Understanding the Rules of Life: Predicting Phenotype

New Funding Opportunities: Rules of Life Solicitations

a picture of a hand dripping drops of water onto a small plant with dramatic sunlight in the backgroundThe National Science Foundation recently announced two new solicitations: Understanding the Rules of Life: Epigenetics (NSF 18-600), and Understanding the Rules of Life: Building a Synthetic Cell (NSF 18-599). These NSF-wide opportunities are part of Understanding the Rules of Life: Predicting Phenotype, one of NSF’s 10  “Big Ideas” for future investment.


A headline banner reading "Understanding the rules of life: epigenetics" underneath of which is a cartoon of a short strand of DNA wrapped around three histones like three beads on a single string

Understanding the Rules of Life: Epigenetics (NSF 18-600) invites proposals which investigate heritable biological or chemical mechanisms that produce a phenotypic effect without alteration of the DNA sequence.  Projects must integrate education perspectives and research approaches from more than one research discipline (e.g., biology, chemistry, computer science, engineering, geology, mathematics, physics, social and behavioral sciences).

Full proposals are due February 1, 2019 and can be submitted in one of two submission tracks:

(1) award duration of up to 3 years and a total budget of $500,000 or

(2) award duration of up to 5 years and a total budget of $3,000,000.

The specifics of the program priorities and areas of emphasis, as well as additional limitations and guidelines, can be found in the full solicitation.


A title banner reading "understanding the rules of life: building a synthetic cell" over an image of a plant root tip with each cell glowing green due to GFP attached to the cell wall

Understanding the Rules of life: Building a Synthetic Cell: An Ideas Lab Activity (NSF 18-599) invites researchers to apply to participate in an inter-disciplinary Ideas Lab focused on facilitating innovative research projects for designing, fabricating, and validating synthetic cells that express specified phenotypes. Up to $10,000,000 of funding is available for successful project proposals resulting from the Ideas Lab.

Building a synthetic cell is a grand challenge at the interface between biological, mathematical, computer and physical sciences and engineering.  Meeting this challenge requires simultaneous careful exploration of the social and ethical dimensions of such research as well as educating today’s students to engage in the activities and technologies required to develop and use synthetic cells.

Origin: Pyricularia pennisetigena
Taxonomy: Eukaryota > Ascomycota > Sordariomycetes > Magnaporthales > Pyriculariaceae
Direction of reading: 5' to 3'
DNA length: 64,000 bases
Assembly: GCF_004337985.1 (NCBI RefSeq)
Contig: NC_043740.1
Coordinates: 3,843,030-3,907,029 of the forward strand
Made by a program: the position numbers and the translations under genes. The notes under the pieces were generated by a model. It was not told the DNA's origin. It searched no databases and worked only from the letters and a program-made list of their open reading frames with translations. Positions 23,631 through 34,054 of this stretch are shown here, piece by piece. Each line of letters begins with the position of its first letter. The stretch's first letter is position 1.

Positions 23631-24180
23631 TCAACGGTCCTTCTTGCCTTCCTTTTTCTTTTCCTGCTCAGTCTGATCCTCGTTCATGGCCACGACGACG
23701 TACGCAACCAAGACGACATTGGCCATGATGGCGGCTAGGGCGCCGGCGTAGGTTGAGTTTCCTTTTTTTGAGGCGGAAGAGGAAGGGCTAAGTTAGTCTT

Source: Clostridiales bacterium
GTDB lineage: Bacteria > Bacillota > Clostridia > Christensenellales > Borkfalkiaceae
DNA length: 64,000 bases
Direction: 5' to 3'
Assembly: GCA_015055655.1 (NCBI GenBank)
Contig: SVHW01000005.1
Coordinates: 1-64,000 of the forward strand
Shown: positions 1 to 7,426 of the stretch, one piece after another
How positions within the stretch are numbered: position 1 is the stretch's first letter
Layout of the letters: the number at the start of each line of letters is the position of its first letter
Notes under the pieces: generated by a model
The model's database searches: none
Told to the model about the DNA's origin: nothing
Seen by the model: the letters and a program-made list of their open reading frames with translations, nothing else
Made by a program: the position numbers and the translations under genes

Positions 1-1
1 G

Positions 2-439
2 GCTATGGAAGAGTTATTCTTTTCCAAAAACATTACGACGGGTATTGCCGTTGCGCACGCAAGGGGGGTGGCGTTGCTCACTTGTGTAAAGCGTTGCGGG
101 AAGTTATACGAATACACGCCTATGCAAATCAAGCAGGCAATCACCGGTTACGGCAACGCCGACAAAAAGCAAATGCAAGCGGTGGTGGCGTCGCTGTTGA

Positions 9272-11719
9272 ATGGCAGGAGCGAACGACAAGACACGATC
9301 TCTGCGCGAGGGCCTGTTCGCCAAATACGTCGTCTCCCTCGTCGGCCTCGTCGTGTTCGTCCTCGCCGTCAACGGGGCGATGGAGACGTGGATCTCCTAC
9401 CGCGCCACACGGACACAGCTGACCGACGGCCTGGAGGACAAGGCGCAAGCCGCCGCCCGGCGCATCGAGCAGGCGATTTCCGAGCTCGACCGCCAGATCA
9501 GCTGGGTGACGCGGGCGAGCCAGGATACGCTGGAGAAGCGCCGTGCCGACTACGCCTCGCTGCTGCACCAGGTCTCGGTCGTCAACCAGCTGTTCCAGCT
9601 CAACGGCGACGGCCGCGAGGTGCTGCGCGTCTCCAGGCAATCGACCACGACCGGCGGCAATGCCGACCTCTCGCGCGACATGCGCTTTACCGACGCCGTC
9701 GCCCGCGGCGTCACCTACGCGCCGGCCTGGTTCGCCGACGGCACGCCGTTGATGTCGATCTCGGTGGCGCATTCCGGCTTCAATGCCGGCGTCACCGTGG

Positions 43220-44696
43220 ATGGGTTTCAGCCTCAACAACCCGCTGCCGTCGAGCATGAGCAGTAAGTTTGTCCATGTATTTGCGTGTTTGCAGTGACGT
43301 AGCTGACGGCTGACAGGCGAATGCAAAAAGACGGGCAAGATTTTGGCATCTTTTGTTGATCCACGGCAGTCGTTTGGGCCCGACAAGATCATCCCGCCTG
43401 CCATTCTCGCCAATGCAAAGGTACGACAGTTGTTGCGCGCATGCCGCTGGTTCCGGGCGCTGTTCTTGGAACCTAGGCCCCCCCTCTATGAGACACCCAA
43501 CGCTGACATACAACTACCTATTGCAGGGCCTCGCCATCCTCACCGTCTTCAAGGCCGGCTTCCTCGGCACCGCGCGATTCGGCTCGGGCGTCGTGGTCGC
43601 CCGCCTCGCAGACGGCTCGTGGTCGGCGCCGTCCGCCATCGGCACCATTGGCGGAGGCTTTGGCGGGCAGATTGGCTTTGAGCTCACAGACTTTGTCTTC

To apply to this program, researchers should:

  • submit preliminary proposals due December 28, 2018,
  • participate, if selected, in the Ideas Lab workshop to be held February 25 – March 1, 2019, and
  • if invited to do so, submit, as part of a team, a full proposal due May 13, 2019.

Full details regarding the specifics of the research ideas, proposal limitations, and the application process can be found in the full solicitation.

10 Big Ideas for Future NSF Investment

This infographic shows a black background with a white and blue title reading "10 Big Ideas for Future NSF Investment." The following text says, "The mission of the National Science Foundation is "to promote the progress of science; to advance the national health, prosperty, and welfare; to secure the national defense..." NSF's 10 Big Ideas "to position our Nation at the cutting edge of global science and engineering leadership, and to invest in basic research that advances the United States' prosperity, security, health, and well-being" include:..." followed by an image accompanying each of the titles of the 10 big ideas. An image of a chess board says "Understanding the Rules of Life: Predicting Phenotype." An image of data with ones and zeros says "The Quantum Leap: Leading the Next Quantum Revolution." "Windows on the Universe: The Era of Multi-messenger Astrophysics" with an image of a nebula An image of data streaming says "Harnessing the Data Revolution." An image of circuits leading to a brain says "Work at the Human Technology Fronteir: Shaping the Future." An image of buildings in the night sky says "Mid-scale infrastructure." An image of a glacier breaking apart into the ocean says "Navigating the New Artic." An image of a lightbulb with a sapling says "NSF 2026: Seeding Innovation." An image of three arrows converging on a blue background says "Growing Convergent Research at NSF." An image of people doing research, communicating, a pencil drawing, representing diversity in science says "INCLUDES." The text on the bottom says, "Learn More at https//go.usa.gov/xNd5m" next to the NSF logo in black and white.

Shutterstock.com images credited in order of appearance: ANDROMACHI; Mmaxer; NASA images; GarryKillian; Sergey Tarasov; Panimoni; Netta Arobas; Somchaij; Satenik Guzhanina. NSF INCLUDES available at https://www.nsf.gov/news/mmg/mmg_disp.jsp?med_id=132360.